LoBiondo Applauds Congress for Making Discrimination Based on Genetic Information Illegal
Congressman Joined Bipartisan Group in Sponsoring Legislation to Block Potential Discrimination by Insurance Companies, Employers
U.S. Congressmen Frank A. LoBiondo (NJ-02) today applauded Congress for approving legislation that would make it illegal for insurance companies or employers to discriminate against an individual based on information determined from their genetic profile. LoBiondo had joined with Representatives Judy Biggert (IL-13), Louise Slaughter (NY-28) and more than 130 of his Republican and Democrat colleagues in introducing the "Genetic Information Nondiscrimination Act of 2007." President Bush has indicated that he would sign the bill into law.
"Genetic testing continues to be a highly beneficial tool for researchers and doctors in identifying and treating diseases. Yet many Americans continue to hesitate having the genetic screening procedure for the fear that their insurance companies or employers may deny them health care coverage based on the results," said LoBiondo. "After nearly a decade of needless delays, Congress today has succeeded in efforts to alleviate their legitimate concerns."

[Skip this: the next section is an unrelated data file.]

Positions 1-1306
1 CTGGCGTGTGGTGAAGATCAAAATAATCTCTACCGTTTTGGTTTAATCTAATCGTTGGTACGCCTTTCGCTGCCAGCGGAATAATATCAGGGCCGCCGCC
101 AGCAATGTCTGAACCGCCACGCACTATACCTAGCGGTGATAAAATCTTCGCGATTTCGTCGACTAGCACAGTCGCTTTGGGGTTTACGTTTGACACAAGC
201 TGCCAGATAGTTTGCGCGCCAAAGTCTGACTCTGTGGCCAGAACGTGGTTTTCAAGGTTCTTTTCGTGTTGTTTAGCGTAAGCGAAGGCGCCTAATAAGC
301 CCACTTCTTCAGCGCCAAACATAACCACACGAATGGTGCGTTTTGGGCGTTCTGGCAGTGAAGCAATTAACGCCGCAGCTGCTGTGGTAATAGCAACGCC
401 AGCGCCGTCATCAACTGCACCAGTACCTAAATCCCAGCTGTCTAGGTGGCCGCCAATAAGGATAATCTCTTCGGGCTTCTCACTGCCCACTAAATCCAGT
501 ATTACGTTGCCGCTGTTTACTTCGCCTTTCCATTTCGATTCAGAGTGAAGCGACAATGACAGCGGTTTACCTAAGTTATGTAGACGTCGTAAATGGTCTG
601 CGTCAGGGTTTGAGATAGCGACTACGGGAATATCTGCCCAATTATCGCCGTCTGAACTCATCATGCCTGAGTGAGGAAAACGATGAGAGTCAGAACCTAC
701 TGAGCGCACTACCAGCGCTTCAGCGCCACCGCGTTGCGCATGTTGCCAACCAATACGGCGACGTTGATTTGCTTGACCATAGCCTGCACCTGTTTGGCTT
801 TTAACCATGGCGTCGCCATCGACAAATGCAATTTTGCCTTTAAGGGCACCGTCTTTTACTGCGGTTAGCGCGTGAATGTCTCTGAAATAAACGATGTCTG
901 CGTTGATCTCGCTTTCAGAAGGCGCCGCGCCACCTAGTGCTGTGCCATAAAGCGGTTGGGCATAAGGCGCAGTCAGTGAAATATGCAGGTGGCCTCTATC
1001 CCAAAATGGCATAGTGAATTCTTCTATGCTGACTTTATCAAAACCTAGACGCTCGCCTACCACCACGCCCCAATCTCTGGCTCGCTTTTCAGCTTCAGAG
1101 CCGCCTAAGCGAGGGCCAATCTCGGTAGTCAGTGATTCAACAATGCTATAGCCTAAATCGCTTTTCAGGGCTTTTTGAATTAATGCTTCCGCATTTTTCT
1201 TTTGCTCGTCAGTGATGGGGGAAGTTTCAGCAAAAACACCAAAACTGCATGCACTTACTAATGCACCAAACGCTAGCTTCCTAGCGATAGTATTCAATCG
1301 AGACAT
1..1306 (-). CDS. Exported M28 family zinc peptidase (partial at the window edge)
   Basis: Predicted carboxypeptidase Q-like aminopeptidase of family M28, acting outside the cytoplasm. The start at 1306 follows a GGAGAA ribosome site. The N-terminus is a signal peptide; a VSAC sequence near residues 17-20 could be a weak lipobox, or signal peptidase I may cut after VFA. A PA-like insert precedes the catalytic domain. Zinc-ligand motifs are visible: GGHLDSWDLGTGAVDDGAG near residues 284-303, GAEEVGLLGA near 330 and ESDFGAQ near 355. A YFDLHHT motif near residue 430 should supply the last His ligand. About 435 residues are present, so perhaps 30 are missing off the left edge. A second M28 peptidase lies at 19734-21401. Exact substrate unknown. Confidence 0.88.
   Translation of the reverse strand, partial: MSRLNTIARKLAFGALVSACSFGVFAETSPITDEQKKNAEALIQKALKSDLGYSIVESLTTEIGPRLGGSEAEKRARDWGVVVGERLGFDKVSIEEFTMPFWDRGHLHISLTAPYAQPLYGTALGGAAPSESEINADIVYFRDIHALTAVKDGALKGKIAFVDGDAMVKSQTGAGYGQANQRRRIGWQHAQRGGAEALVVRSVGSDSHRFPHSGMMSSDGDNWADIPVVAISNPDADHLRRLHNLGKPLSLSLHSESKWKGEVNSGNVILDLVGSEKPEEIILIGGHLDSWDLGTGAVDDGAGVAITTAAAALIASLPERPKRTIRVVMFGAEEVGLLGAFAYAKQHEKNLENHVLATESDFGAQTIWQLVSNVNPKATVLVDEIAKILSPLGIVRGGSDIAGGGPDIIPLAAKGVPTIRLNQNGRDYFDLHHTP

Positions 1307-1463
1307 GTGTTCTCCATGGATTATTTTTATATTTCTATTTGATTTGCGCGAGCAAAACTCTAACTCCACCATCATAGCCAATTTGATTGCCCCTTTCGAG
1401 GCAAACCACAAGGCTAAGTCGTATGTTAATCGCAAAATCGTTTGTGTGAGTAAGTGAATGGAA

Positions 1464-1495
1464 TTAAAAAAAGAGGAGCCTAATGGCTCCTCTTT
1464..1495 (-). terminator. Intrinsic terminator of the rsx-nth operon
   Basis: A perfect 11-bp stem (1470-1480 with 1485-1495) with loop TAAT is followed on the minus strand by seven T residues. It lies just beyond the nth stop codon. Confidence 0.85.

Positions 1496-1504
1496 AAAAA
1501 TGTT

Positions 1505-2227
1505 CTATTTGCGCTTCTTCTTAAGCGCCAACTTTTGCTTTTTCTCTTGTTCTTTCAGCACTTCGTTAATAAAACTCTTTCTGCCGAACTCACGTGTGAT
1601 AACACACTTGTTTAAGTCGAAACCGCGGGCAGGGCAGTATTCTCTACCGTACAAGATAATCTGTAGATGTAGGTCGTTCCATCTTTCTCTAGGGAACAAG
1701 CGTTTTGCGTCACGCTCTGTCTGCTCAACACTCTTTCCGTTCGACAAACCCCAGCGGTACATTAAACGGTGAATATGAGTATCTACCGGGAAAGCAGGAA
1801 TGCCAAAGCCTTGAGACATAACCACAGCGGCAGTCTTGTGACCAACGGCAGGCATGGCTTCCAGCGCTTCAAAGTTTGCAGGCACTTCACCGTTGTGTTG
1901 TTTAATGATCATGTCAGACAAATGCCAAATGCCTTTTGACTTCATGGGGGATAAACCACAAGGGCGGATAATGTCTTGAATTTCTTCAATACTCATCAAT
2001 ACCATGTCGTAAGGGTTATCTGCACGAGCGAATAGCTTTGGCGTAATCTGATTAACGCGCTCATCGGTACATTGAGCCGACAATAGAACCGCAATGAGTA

Currently, there are more than 900 predictive genetic tests that will determine if an individual is at risk of suffering from specific diseases, such as breast cancer, heart disease and diabetes. With medical technology readily available, individuals can voluntarily elect to have their genetic genome examined for disease indicators and take preventative steps to reduce their chances of suffering from these diseases or treat the illness earlier. Early detection and action is often more cost-efficient and deemed more successful in treatment.
"Medical research has made great progress, but that progress will be lost if we do not allow individuals to take advantage of it," said LoBiondo. "The opportunity to lower healthcare costs and save lives makes this bill a common-sense approach and I am pleased that members of Congress on both sides of the aisle could overwhelmingly support it."